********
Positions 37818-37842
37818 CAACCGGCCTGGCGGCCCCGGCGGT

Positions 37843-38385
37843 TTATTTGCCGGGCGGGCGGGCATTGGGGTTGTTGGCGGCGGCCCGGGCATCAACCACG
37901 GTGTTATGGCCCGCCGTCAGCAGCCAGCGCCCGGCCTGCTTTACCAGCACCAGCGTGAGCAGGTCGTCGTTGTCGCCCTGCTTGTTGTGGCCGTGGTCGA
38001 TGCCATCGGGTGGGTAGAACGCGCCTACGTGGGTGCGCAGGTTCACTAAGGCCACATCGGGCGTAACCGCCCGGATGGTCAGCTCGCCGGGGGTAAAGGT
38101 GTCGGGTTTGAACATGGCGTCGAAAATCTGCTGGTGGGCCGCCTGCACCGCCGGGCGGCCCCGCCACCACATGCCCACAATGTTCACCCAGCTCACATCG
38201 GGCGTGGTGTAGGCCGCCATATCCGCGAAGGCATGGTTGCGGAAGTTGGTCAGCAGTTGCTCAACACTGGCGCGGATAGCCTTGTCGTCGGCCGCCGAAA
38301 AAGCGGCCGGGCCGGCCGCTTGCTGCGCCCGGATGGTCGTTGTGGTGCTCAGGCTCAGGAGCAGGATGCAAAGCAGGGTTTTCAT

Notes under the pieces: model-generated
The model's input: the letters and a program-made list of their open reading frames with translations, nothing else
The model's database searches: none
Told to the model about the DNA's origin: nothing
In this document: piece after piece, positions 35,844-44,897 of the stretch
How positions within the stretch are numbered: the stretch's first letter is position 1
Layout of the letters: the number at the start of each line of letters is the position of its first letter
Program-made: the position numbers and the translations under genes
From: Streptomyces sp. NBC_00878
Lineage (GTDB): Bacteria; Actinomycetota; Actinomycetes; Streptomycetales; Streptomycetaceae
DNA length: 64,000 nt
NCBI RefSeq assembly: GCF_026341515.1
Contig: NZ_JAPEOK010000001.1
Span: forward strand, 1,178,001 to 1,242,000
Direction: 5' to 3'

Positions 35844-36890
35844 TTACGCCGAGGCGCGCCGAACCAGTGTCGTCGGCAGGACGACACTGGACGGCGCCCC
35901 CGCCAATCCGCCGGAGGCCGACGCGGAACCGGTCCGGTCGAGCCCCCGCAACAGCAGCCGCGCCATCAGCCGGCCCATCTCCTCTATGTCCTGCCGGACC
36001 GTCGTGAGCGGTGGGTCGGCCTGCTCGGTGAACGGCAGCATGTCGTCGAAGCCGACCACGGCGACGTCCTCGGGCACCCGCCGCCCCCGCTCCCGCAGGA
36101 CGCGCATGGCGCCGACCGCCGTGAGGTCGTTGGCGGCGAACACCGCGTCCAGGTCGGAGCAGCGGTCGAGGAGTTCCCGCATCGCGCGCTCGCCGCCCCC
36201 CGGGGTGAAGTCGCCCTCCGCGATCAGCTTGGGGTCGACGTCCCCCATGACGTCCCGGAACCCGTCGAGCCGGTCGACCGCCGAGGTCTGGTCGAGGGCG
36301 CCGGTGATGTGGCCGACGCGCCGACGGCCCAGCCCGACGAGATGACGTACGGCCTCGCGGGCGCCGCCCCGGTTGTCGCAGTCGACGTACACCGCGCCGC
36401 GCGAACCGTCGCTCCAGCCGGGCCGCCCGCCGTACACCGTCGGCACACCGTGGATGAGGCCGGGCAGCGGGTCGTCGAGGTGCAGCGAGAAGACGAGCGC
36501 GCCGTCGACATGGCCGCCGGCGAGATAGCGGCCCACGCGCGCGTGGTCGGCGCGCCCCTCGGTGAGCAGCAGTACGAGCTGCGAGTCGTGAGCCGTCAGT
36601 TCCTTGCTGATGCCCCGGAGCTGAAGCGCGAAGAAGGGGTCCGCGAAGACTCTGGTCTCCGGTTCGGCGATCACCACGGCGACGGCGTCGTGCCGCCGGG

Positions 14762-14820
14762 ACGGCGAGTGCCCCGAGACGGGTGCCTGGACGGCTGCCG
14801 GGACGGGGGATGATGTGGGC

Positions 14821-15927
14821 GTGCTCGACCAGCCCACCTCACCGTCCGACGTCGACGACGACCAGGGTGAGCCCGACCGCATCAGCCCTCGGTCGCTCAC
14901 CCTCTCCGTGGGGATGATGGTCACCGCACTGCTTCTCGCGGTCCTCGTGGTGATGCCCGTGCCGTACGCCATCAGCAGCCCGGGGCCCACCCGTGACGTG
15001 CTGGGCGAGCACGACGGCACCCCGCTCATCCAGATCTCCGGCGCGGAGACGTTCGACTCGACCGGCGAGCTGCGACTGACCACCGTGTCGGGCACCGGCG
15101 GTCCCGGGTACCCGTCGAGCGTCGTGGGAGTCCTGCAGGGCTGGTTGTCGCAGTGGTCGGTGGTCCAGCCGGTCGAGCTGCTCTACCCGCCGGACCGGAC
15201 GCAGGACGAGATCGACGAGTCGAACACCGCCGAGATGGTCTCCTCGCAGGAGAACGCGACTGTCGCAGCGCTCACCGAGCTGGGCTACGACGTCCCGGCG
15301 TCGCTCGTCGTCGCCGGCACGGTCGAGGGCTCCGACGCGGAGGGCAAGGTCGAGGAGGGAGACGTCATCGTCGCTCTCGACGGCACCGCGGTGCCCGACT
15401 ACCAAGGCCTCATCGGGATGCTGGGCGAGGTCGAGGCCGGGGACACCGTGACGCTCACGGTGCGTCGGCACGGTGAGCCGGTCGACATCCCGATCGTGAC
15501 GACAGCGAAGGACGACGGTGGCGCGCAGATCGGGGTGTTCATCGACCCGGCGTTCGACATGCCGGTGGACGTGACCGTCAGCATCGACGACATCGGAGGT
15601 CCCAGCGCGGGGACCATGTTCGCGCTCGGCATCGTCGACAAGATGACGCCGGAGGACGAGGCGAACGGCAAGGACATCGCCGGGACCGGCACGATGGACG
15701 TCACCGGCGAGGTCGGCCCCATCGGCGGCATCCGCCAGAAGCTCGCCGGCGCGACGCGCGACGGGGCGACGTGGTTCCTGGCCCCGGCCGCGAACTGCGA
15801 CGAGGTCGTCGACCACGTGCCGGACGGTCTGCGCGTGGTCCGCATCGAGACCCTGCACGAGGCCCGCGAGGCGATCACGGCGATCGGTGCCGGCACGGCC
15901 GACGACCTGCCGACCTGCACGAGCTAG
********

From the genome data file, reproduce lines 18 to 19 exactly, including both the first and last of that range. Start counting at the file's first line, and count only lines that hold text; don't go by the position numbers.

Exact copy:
From: Streptomyces sp. NBC_00878
Lineage (GTDB): Bacteria; Actinomycetota; Actinomycetes; Streptomycetales; Streptomycetaceae